Wildlife

Badger Life From Breakfast to Late Night

Gregg Treinish and his team at Adventurers and Scientists for Conservation bring us stories from around the world about adventuring with purpose. Here, a volunteer with ASC’s Landmark adventure science program on American Prairie Reserve, writes about the fascinating lives of badgers.

By Jonah Gula

The grasslands at American Prairie Reserve are always bustling with life. Whether it’s mourning dove air traffic, pronghorn vanishing over the horizon, or routine bison, mule deer, pronghorn, grouse, hawks, snakes, and prairie dogs, there’s always something to see. However, every once in a while, we see something out of the ordinary.

My second day on the Reserve, we saw three badgers early in the morning. You never hear much about badgers, probably because they’re generally nocturnal and not the most popular animals, but something about their mysterious, fossorial life intrigues me.

We were driving out to walk my first transect and found the three of them in a prairie dog town we call “Manhattan.” I presume they were a mother and young based on size differences noted in the video below, which was taken that morning by Landmark crew member Shannon Rebinski. Watch it to get a taste of breakfast time with the badgers:

Suddenly I had dozens of questions about their lives: How large are their home ranges? What do they eat? How do they disperse?

It turns out that male badgers, as might be expected, have larger home ranges—an average of 7.6-square miles, whereas females, which aren’t as occupied with finding mates, range around 2.1-square miles, according to research from the University of Wyoming. Prairie dogs and ground squirrels are major prey items for these stout mustelids, and in areas of high prey concentration, badgers are territorial, so young establish home ranges separate from their mothers.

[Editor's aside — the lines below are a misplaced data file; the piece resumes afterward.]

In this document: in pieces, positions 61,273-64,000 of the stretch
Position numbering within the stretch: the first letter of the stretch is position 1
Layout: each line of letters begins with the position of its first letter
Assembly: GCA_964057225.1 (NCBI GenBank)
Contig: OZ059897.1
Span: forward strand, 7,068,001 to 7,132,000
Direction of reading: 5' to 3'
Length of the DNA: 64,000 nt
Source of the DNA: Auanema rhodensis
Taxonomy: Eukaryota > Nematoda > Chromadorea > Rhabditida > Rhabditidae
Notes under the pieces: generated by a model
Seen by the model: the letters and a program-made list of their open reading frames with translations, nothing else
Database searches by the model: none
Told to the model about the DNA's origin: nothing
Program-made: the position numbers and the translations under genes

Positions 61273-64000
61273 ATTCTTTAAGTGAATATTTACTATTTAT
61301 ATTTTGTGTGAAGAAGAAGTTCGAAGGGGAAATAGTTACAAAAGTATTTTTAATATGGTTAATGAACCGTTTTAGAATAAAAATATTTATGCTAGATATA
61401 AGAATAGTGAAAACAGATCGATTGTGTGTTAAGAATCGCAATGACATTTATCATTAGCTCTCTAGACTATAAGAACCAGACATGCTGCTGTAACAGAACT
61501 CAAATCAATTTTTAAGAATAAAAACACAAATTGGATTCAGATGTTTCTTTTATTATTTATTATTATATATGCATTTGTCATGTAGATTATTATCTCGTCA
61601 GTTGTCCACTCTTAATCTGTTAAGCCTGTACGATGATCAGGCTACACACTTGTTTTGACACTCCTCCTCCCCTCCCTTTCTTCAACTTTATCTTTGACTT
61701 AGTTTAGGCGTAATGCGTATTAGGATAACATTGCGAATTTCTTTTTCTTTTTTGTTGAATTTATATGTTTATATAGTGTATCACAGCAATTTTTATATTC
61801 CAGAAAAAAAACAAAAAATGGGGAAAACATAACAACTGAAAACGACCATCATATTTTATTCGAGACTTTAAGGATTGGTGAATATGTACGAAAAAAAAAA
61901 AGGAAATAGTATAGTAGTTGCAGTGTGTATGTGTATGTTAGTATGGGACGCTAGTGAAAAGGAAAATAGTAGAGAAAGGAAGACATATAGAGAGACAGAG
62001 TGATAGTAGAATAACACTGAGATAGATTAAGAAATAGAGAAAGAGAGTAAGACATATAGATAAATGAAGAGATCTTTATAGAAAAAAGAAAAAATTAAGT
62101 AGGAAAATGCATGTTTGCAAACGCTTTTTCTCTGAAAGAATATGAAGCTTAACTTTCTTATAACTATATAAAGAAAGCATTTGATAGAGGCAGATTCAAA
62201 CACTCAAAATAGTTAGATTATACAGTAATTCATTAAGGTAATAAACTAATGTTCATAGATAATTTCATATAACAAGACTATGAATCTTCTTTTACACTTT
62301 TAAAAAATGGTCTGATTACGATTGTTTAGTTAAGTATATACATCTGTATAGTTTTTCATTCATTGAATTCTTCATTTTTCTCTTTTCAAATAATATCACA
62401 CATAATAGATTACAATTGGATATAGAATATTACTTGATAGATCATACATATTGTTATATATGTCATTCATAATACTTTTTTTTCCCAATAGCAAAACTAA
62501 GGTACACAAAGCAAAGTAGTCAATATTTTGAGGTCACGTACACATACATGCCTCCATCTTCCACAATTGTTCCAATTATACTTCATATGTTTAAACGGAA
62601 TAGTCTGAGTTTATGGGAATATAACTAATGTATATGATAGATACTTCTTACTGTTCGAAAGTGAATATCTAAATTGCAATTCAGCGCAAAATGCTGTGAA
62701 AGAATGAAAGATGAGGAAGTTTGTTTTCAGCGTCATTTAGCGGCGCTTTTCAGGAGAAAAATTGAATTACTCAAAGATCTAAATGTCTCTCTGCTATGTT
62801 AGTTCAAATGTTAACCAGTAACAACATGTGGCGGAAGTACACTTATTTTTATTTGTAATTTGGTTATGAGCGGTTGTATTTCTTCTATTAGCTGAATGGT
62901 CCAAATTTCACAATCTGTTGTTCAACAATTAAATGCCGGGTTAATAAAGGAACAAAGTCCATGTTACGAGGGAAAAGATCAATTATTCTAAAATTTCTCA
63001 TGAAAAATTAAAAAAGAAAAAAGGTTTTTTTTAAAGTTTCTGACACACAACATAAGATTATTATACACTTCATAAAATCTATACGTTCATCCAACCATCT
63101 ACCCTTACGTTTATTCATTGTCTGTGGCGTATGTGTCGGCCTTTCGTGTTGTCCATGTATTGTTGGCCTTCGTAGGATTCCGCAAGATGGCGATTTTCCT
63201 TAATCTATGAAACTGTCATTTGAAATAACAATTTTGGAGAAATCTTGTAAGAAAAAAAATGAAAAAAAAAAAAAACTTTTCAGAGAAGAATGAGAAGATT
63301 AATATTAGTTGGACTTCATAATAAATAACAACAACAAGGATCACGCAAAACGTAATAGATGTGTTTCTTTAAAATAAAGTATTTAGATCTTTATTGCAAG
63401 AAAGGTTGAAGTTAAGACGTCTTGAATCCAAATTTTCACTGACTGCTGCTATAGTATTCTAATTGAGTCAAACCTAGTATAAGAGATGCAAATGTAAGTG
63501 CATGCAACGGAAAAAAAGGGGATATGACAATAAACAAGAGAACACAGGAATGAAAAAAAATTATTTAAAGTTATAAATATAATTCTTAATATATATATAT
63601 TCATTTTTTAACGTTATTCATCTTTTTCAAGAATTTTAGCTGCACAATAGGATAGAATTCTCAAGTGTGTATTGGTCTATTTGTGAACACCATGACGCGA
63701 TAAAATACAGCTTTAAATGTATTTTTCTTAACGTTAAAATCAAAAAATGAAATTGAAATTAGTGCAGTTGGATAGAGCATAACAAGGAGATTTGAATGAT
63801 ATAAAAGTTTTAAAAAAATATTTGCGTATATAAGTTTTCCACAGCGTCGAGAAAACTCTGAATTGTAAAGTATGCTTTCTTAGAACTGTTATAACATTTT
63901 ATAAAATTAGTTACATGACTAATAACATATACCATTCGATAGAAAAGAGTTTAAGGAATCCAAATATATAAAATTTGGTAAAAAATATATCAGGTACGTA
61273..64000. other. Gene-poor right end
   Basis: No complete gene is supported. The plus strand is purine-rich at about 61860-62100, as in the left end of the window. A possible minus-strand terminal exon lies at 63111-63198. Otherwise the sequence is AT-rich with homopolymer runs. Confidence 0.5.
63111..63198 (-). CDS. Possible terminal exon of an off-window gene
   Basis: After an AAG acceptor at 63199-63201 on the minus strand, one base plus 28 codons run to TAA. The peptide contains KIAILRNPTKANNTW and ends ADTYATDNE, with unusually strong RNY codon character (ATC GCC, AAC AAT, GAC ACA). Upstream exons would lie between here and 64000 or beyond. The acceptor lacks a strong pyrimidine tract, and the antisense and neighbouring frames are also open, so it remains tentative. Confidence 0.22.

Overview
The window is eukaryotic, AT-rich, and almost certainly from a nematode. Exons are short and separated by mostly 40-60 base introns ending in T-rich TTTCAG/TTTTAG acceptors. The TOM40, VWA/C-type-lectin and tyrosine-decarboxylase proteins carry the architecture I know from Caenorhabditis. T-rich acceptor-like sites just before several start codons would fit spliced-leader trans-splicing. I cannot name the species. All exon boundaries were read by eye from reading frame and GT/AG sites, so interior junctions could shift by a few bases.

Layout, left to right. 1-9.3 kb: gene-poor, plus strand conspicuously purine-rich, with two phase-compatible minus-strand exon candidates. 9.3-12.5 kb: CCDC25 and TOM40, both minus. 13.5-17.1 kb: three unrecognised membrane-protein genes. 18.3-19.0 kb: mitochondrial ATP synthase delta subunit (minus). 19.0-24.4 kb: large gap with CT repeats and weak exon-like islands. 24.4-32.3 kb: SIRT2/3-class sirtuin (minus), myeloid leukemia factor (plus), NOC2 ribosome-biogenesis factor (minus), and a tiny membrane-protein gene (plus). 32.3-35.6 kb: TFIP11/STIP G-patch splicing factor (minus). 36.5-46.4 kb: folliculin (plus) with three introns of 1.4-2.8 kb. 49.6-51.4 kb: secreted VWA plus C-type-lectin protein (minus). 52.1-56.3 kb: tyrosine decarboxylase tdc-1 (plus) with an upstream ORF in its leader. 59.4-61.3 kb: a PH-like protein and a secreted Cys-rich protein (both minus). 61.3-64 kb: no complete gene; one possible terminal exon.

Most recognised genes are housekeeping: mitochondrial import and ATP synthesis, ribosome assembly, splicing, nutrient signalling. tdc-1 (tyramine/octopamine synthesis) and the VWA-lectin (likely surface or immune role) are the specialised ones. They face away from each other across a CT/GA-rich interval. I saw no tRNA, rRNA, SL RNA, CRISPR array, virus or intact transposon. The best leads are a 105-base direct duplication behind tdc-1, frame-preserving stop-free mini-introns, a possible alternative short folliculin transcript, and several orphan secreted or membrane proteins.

We investigated the perimeter of Manhattan and found a number of badger holes, several of which had seen recent use. We set a trail camera out at the active holes, and left it alone for a week. When we pulled the camera, we found it had taken video of one sight we were very unlikely to see for ourselves: a badger in nocturnal mode!

 

Originally from San Diego, California, Jonah Gula is entering his senior year at Unity College. He volunteered with the Landmark program this summer. Learn more on our website, the ASC Field Notes blog, and by following us on Facebook, Twitter, Instagram and Google+.

Read More by Gregg Treinish and His Correspondents

Gregg Treinish founded Adventure Scientists in 2011 with a strong passion for both scientific discovery and exploration. National Geographic named Gregg Adventurer of the Year in 2008 when he and a friend completed a 7,800-mile trek along the spine of the Andes Mountain Range. He was included on the Christian Science Monitor's 30 under 30 list in 2012, and the following year became a National Geographic Emerging Explorer for his work with Adventure Scientists. In 2013, he was named a Backpacker Magazine "hero", in 2015, a Draper Richards Kaplan Entrepreneur and one of Men's Journal's "50 Most Adventurous Men." In 2017, he was named an Ashoka Fellow. Gregg holds a biology degree from Montana State University and a sociology degree from CU-Boulder. He thru-hiked the Appalachian Trail in 2004. Read more updates from Gregg and others on the Adventure Scientists team at adventurescientists.org/field-notes. Follow Adventure Scientists on Instagram @adventurescientists, on Facebook @adventurescientists, and on Twitter @AdvScientists.

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